YMCA to close
The Atmore Area YMCA announced Monday that it will cease operations and close its doors for good on Nov. 30.
President and CEO Paul Chason said the board of directors voted in a super majority to close the Atmore YMCA during its Sept. 19 meeting.
“This is a very difficult time for everyone associated with our Y,” Atmore Area YMCA Board of Directors Chairman Robert Heard said in a statement. “In recent years, we instituted a number of changes that improved our YMCA’s efficiency and effectiveness in meeting community needs. Unfortunately, we have not been able to generate financial resources necessary to sustain operations over the long term.”
Chason said a lack of membership, operating costs and other factors contributed to the YMCA’s closing.
“When you look at all of this stuff together, it’s kind of overwhelming,” he said. “At the end of December, we expect to have less than $10,000 in the bank. That won’t cover our January bills, even with the contributions coming in.”
During the Sept. 19 meeting, the board of directors voted in favor of closing the YMCA based on the following provided materials:
• Cash on hand — By Dec. 31, 2018, the Atmore YMCA is slated to have $9,804.08 in its account. Chason said the YMCA won’t be able to meet its obligations in January 2019, and the YMCA needs to start each year with $40,000 to cover first-quarter expenses.
• Membership units on Sept. 5, 2018 — 305 units. Doubling the membership units doesn’t create a break-even budget revenue scenario, Chason said.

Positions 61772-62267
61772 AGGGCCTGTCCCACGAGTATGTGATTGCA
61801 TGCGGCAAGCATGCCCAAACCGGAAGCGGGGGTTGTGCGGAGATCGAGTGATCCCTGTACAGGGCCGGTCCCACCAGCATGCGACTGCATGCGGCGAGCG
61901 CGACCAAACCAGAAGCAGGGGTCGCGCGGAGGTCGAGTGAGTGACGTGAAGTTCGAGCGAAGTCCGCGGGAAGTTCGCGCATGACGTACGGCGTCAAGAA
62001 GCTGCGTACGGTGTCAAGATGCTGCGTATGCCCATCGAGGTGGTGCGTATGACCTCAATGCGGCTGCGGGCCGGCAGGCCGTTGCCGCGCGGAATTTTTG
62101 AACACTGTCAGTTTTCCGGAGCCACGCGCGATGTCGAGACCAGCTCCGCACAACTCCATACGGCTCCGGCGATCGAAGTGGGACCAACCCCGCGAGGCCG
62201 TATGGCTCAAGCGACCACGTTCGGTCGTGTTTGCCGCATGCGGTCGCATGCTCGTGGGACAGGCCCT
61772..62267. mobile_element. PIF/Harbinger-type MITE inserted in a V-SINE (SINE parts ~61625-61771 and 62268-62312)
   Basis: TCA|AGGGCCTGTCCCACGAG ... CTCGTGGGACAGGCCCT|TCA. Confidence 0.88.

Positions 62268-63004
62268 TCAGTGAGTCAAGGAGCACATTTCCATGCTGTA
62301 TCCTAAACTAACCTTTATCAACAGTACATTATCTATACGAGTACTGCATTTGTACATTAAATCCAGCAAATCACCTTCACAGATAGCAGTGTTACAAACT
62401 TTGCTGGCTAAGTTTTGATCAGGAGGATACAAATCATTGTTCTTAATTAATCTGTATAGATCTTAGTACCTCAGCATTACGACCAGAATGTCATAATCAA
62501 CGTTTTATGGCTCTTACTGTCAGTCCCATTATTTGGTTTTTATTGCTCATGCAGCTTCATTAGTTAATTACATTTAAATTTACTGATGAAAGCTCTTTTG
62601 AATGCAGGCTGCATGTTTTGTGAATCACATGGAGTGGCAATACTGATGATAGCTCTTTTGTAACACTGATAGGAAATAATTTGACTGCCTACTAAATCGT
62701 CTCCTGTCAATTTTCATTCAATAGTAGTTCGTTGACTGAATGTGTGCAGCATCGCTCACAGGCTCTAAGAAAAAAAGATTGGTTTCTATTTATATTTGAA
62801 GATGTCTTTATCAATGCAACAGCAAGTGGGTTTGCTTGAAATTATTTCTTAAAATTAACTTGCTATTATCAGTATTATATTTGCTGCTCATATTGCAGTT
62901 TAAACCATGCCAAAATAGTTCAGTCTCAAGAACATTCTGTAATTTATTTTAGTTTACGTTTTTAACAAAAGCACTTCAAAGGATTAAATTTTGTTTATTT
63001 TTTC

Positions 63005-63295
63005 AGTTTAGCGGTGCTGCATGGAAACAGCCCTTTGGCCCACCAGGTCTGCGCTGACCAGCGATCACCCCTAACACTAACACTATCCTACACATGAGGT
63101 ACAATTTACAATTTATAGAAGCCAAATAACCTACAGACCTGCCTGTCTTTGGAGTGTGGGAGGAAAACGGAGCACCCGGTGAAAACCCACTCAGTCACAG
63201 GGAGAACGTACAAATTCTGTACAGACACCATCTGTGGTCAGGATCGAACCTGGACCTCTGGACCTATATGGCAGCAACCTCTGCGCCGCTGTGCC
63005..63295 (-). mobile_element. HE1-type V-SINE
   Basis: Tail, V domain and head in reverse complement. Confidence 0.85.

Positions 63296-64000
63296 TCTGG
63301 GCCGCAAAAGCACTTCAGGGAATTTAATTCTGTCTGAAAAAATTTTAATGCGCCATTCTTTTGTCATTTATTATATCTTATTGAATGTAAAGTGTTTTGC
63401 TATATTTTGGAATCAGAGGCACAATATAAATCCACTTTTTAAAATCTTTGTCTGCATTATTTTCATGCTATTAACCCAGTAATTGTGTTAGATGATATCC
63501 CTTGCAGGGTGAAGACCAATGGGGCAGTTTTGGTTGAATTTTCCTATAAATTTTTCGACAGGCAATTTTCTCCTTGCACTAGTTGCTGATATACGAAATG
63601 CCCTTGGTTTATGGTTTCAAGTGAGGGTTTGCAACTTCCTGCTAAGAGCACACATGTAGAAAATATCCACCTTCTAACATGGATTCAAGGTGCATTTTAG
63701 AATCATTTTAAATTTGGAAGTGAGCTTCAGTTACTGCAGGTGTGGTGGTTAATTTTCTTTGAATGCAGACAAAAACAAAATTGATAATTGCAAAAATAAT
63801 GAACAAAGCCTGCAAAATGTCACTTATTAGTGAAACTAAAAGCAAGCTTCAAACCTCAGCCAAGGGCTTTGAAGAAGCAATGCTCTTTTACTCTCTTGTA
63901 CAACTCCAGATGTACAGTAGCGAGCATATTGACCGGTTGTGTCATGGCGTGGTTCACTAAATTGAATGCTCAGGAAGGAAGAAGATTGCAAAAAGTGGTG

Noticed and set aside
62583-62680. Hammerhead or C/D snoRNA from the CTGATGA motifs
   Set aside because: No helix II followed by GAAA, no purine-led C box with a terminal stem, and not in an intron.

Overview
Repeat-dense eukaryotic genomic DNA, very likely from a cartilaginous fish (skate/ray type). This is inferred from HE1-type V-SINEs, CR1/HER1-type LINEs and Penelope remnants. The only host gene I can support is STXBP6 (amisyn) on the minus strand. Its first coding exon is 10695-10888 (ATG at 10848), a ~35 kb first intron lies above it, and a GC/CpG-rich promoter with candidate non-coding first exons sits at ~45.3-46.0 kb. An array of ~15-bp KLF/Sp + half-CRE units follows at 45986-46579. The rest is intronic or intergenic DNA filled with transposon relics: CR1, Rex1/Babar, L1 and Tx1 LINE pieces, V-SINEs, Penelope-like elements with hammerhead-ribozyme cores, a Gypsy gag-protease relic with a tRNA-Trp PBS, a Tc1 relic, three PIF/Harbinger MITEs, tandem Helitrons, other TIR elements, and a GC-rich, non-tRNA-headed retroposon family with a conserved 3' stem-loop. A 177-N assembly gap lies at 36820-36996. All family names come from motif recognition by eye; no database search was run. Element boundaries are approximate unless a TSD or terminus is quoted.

He said the YMCA estimates that 4 percent of residents living within 15 miles of the program are members.
“That’s not very good,” he said.
• Senior utilization — Some 40.5 seniors are visiting the YMCA per month at three times per week. Chason said most seniors using the Y are insurance-based seniors.
• Contributions — YMCAs in the region raise about 10 percent of their revenue through contributions to support those in need. According to the board, the Atmore YMCA’s contribution requirements are greater than 30 percent of the annual operating budget to pay for basic expenses.
Chason said the donation requirement each year for the YMCA is $100,000.
With the YMCA closing its doors on or before Nov. 30, the next phase for the local organization is to disperse the equipment, including the gym equipment, office furniture, etc.
Chason said the YMCA is going to handle this phase in a professional manner, adding that the board is going to keep meeting to decide what to do with the YMCA’s contents.
“We’re partnered with Atmore soccer, which is another viable non profit,” he said. “We’re working with Atmore soccer to make sure we can do the things they need to continue the program. All of the soccer equipment belongs to the Y. Why don’t we just give it to the program? That’s one of the ways we can take some of the assets and give it back.”
Chason has been the CEO of Atmore’s YMCA since 2013. The board said that Chason and his staff have worked diligently to create an efficient operation, to solidify the Y’s balance sheet and to grow membership. However, all of this combined with fundraising efforts are not enough to sustain the organization for the future, the board said.
“Our YMCA has had the privilege of serving the children, families and communities of Atmore for 23 years,” Heard said. “We are grateful for the support we have received from our members, participants, volunteers and donors. The board also wants to thank Paul Chason and his staff team. They have done everything in their power, against long odds, to keep our YMCA going. We deeply regret that closing down will affect so many people.”